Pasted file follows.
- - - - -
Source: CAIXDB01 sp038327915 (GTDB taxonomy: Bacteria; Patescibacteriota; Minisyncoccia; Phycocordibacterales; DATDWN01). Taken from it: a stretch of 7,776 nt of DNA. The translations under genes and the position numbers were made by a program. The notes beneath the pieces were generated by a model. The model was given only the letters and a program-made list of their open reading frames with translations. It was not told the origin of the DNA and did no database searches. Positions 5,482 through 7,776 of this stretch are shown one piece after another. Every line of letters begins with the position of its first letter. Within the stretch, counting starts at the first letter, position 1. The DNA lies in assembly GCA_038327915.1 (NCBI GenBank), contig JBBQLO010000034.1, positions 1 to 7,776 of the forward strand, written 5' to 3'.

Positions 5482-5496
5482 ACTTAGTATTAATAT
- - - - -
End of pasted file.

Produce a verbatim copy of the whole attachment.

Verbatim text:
Source: CAIXDB01 sp038327915 (GTDB taxonomy: Bacteria; Patescibacteriota; Minisyncoccia; Phycocordibacterales; DATDWN01). Taken from it: a stretch of 7,776 nt of DNA. The translations under genes and the position numbers were made by a program. The notes beneath the pieces were generated by a model. The model was given only the letters and a program-made list of their open reading frames with translations. It was not told the origin of the DNA and did no database searches. Positions 5,482 through 7,776 of this stretch are shown one piece after another. Every line of letters begins with the position of its first letter. Within the stretch, counting starts at the first letter, position 1. The DNA lies in assembly GCA_038327915.1 (NCBI GenBank), contig JBBQLO010000034.1, positions 1 to 7,776 of the forward strand, written 5' to 3'.

Positions 5482-5496
5482 ACTTAGTATTAATAT